Wheat fell in Chicago after Iraq and Egypt shunned U.S. grain in tenders yesterday, indicating prices may need to decline to be competitive in Middle East markets.
Aug. 7 (Bloomberg) -- Wheat fell in Chicago after Iraq and Egypt shunned U.S. grain in tenders yesterday, indicating prices may need to decline to be competitive in Middle East markets.
Egypt, the world’s largest wheat importer, bought 60,000 metric tons of the grain each from Romania and Ukraine yesterday, while Iraq purchased 150,000 tons of Australian and Canadian wheat.
"The market is still focusing on U.S. wheat export competitiveness, as we saw Iraq buy both Australian and Canadian wheat over U.S.," U.K. grain trader Gleadell Agriculture Ltd. wrote on its website. "The Egyptian wheat tender yesterday also saw them purchase Black Sea-origin once again."
Wheat for December delivery fell 0.3 percent to $6.605 a bushel on the Chicago Board of Trade by 8:22 a.m. The grain has slumped 15 percent in Chicago this year amid an outlook for bigger world production of wheat and corn.
Milling wheat for November delivery traded on NYSE Liffe in Paris was unchanged at 184.25 euros ($245.17) a metric ton, close to the lowest level since December 2011.
Wheat spot prices in New Orleans were $259.41 a ton yesterday, while the costs of shipping a ton of the grain from the U.S. Gulf to Egypt are about $25.58 a ton, according to rates provided by AXS Marine. Egypt’s state grain buyer bought Romanian wheat for $251.35 a ton yesterday, and shipping costs from the country’s port of Constantza are about $13.10 a ton.
Corn for December delivery rose 0.4 percent to $4.6125 a bushel. Prices dropped to $4.55 yesterday, the lowest since October 2010. Futures trading volume was 21 percent lower than the average for the past 100 days for this time of day, according to data compiled by Bloomberg.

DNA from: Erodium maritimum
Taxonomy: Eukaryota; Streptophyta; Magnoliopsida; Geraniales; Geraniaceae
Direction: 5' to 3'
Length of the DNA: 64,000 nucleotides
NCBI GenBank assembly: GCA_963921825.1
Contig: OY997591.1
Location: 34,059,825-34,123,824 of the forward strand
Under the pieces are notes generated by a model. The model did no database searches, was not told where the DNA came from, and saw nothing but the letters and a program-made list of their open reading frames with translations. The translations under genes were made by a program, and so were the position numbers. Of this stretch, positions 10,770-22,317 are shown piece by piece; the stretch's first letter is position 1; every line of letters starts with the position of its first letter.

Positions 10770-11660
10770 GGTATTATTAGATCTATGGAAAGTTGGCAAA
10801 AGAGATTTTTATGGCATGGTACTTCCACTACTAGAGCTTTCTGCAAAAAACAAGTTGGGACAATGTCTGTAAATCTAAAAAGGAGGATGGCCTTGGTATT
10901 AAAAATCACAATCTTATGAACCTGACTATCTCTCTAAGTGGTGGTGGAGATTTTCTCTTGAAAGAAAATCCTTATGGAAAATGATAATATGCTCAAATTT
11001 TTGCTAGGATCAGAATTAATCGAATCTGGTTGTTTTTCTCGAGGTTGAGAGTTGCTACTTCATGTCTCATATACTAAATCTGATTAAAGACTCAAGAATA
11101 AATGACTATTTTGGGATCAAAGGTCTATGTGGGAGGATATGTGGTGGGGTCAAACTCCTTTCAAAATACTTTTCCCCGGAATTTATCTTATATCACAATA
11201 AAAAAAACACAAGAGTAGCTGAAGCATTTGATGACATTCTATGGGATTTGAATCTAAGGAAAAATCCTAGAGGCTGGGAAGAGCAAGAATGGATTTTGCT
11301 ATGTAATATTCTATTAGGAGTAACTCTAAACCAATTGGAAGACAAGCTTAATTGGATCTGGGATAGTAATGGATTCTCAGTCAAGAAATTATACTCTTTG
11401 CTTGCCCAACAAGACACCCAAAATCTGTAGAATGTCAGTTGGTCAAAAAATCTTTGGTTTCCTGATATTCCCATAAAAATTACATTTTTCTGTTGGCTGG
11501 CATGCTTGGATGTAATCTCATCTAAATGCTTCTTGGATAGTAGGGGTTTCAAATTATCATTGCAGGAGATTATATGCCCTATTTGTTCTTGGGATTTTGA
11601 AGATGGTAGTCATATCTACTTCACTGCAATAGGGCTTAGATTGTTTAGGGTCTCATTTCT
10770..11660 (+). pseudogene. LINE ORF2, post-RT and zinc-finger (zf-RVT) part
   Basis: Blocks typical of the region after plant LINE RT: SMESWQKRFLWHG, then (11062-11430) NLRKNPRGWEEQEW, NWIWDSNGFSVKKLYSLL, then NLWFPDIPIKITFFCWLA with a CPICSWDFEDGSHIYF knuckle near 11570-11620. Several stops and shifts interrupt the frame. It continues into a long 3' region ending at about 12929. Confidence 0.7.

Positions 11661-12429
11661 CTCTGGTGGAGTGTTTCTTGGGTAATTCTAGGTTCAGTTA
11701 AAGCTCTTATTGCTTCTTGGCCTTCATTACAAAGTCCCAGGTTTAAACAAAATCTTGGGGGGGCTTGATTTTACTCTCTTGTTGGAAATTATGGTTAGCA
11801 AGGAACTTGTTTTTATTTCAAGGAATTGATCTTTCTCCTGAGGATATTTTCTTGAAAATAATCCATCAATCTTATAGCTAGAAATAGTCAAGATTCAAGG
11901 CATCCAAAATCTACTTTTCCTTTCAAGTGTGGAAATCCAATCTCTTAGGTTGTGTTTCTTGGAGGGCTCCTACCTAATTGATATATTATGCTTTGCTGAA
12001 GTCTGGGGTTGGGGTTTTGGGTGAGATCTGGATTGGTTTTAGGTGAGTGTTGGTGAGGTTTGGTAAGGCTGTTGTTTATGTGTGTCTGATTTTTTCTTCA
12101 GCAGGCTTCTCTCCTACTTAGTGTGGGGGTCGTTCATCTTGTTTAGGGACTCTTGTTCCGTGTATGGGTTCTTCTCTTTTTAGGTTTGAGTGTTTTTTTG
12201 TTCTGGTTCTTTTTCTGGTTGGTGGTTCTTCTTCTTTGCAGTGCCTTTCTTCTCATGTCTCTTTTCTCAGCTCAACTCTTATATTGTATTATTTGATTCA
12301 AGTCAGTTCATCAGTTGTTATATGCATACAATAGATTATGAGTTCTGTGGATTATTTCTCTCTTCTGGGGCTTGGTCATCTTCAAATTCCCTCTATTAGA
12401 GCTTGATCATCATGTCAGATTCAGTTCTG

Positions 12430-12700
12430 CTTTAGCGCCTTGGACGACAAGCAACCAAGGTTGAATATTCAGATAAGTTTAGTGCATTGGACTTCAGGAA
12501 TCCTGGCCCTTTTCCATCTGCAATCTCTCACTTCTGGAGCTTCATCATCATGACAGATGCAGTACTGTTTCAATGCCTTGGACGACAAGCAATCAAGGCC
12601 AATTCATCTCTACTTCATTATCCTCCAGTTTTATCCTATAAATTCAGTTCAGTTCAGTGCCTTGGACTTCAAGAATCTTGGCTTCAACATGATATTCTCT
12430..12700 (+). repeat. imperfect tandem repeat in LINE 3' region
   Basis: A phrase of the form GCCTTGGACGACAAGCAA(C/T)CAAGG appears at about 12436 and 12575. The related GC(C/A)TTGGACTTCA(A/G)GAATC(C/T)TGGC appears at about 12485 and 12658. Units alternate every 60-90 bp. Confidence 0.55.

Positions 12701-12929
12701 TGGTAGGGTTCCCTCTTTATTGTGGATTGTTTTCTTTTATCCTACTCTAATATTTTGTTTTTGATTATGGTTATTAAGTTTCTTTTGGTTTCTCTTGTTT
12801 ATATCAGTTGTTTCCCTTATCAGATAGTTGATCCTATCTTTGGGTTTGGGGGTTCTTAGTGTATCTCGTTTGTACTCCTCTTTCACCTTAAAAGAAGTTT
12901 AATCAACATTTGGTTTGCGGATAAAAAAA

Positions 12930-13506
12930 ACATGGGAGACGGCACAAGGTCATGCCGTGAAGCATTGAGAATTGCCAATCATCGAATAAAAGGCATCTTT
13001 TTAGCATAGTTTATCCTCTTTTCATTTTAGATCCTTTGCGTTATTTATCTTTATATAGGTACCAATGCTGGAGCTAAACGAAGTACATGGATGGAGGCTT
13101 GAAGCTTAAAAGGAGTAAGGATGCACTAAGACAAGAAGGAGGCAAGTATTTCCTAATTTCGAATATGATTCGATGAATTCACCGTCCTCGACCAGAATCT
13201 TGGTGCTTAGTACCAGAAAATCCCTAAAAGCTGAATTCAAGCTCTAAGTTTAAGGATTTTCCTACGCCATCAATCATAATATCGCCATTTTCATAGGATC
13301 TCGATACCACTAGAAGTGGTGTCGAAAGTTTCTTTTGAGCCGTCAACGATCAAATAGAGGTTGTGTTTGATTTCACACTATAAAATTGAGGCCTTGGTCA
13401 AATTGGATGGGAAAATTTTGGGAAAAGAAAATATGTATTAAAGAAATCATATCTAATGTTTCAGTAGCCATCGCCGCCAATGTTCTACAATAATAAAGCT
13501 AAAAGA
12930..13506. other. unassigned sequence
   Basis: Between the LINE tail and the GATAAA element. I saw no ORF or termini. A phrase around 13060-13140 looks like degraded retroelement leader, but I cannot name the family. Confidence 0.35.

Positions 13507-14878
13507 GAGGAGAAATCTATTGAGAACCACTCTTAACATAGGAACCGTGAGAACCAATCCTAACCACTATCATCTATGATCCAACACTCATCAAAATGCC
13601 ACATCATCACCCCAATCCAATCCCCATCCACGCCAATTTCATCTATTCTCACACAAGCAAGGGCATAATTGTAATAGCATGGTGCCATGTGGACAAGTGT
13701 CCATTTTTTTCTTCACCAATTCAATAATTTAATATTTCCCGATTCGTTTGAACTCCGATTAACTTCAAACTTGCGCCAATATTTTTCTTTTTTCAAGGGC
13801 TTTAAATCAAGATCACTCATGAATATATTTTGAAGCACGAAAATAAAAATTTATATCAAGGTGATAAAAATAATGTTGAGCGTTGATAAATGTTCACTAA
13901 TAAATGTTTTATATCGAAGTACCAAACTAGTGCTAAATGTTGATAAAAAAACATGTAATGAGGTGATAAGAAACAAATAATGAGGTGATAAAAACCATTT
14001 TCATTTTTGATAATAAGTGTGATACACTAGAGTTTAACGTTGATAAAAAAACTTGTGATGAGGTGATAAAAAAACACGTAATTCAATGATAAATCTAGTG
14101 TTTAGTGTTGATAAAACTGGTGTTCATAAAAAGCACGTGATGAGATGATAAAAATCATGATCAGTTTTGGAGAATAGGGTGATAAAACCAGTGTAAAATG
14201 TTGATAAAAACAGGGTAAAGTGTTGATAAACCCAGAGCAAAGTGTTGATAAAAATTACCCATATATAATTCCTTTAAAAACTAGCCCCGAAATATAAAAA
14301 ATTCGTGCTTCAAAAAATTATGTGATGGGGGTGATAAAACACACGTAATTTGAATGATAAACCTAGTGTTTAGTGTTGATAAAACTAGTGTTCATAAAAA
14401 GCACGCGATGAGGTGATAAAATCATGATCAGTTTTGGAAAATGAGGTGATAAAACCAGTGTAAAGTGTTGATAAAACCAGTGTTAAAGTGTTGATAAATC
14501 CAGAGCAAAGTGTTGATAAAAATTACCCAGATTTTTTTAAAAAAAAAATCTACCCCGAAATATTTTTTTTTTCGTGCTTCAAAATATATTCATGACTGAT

"The low of $4.55 should act as a support level," said Faiyaz Hudani, an analyst at Kotak Commodity Services Ltd.
Corn has tumbled 34 percent this year, the second-worst performer on the Standard & Poor’s GSCI gauge of 24 commodities, as the USDA predicts domestic output will rebound to a record. The government is set to release net export sales data tomorrow and update its output forecasts, based on farmer and field surveys, on Aug. 12.
"Favorable weather conditions allow for expectations of a very good harvest, both for soybeans and corn," Paris-based farm adviser Agritel wrote.
U.S. farmers may harvest a record 13.95 billion bushels of corn, 29 percent more than the prior year, when crops were hurt by drought, according to the USDA. Corn’s 14-day relative strength index remains below 30, a technical signal considered by analysts to indicate that a security is oversold.
Soybeans for November delivery added 0.2 percent to $11.70 a bushel after earlier touching $11.64, the lowest level for a most-active contract since January 2012.
--With assistance from Ranjeetha Pakiam in Kuala Lumpur, Phoebe Sedgman in Melbourne, Ola Galal in Cairo and Khalid Al-Ansary in Baghdad. Editor: John Deane
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